The petitioner and the respondent were divorced in the local court where the petitioner was granted custody of the couple’s three children, with the respondent retaining rights of access. The couple were also ordered to share their household goods equally. The petitioner appealed to the High Court in relation to the property adjustment in respect of the matrimonial property and the two houses built on it, acquired during the subsistence of the marriage and in particular, against the award of the smaller house to the respondent on the basis that this was not a just and proper order of property adjustment. In support of his argument, the respondent argued that: (i) the plot was too small to share; (ii) the petitioner should not be compelled to live with his former wife using a single gate and in limited space; and, (iii) the smaller house allocated to the respondent by the court was already occupied by the three children of the family. The High Court held that there is no family property too small to for a former husband and wife to share after divorce. Moreover, the husband’s inconvenience in this context was deemed immaterial; if the physical structures could not be shared, for whatever reason, then, the couple should share the market value of the properties once sold. The High Court noted, on the facts, that the lower court’s decision to grant the petitioner the option to buy the smaller from the respondent after valuation or in the alternative, sell the entire property, and share its market value was perfectly just and correct under the circumstances. Accordingly, it dismissed the appeal with costs.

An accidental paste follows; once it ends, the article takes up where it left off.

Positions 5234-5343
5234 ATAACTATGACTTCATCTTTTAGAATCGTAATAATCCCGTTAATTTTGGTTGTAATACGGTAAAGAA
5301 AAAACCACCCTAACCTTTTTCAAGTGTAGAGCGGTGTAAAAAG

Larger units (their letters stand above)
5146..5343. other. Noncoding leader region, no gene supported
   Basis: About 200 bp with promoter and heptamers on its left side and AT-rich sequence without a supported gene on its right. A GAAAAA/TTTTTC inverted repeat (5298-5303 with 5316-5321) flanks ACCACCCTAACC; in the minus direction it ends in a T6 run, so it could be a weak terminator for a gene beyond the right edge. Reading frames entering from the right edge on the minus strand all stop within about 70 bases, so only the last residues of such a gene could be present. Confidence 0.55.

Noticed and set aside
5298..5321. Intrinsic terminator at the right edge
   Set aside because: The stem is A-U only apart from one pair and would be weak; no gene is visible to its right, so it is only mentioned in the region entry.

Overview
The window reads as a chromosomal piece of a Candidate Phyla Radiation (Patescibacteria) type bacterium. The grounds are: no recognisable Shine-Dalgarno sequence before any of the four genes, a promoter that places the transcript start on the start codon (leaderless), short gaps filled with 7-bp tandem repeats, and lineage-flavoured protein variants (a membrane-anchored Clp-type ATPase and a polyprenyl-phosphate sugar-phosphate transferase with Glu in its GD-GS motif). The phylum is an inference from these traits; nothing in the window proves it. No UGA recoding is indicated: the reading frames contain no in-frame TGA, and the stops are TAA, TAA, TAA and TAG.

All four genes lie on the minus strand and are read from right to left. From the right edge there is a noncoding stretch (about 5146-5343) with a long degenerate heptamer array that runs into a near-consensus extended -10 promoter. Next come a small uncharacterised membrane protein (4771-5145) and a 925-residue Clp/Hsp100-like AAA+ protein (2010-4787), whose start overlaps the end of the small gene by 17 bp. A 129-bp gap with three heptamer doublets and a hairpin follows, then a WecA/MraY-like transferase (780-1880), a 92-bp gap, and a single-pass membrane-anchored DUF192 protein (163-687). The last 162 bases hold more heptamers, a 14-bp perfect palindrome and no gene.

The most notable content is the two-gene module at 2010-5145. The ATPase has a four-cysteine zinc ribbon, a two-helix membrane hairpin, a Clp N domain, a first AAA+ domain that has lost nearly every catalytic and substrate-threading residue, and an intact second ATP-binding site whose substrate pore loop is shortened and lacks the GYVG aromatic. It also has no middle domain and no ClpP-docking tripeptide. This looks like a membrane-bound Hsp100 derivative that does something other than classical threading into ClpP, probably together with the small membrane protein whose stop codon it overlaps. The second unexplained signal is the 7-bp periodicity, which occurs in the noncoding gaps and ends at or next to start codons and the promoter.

Ponde v. Bwalya